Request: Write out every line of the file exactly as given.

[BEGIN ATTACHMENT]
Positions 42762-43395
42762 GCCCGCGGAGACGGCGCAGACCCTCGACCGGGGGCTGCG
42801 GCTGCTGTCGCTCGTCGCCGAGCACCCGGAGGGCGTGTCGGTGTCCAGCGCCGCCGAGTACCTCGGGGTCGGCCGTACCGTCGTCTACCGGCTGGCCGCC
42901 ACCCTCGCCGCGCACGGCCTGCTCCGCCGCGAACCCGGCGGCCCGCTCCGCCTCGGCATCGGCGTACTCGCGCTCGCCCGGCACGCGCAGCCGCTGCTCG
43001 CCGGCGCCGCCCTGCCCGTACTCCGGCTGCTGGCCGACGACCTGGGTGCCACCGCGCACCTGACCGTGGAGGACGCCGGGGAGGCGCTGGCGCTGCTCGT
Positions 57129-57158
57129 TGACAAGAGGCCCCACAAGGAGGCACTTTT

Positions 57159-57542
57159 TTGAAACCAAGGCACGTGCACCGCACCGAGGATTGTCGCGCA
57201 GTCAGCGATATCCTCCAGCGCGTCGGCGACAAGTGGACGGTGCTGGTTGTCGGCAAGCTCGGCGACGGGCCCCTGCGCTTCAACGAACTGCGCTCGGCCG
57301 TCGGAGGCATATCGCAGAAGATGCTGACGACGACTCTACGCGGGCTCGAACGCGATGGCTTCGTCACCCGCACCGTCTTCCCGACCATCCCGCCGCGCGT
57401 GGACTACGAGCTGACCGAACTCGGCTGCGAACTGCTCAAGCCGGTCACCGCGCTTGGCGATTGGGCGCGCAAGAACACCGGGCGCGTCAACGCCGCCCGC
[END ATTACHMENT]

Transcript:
Positions 42762-43395
42762 GCCCGCGGAGACGGCGCAGACCCTCGACCGGGGGCTGCG
42801 GCTGCTGTCGCTCGTCGCCGAGCACCCGGAGGGCGTGTCGGTGTCCAGCGCCGCCGAGTACCTCGGGGTCGGCCGTACCGTCGTCTACCGGCTGGCCGCC
42901 ACCCTCGCCGCGCACGGCCTGCTCCGCCGCGAACCCGGCGGCCCGCTCCGCCTCGGCATCGGCGTACTCGCGCTCGCCCGGCACGCGCAGCCGCTGCTCG
43001 CCGGCGCCGCCCTGCCCGTACTCCGGCTGCTGGCCGACGACCTGGGTGCCACCGCGCACCTGACCGTGGAGGACGCCGGGGAGGCGCTGGCGCTGCTCGT
Positions 57129-57158
57129 TGACAAGAGGCCCCACAAGGAGGCACTTTT

Positions 57159-57542
57159 TTGAAACCAAGGCACGTGCACCGCACCGAGGATTGTCGCGCA
57201 GTCAGCGATATCCTCCAGCGCGTCGGCGACAAGTGGACGGTGCTGGTTGTCGGCAAGCTCGGCGACGGGCCCCTGCGCTTCAACGAACTGCGCTCGGCCG
57301 TCGGAGGCATATCGCAGAAGATGCTGACGACGACTCTACGCGGGCTCGAACGCGATGGCTTCGTCACCCGCACCGTCTTCCCGACCATCCCGCCGCGCGT
57401 GGACTACGAGCTGACCGAACTCGGCTGCGAACTGCTCAAGCCGGTCACCGCGCTTGGCGATTGGGCGCGCAAGAACACCGGGCGCGTCAACGCCGCCCGC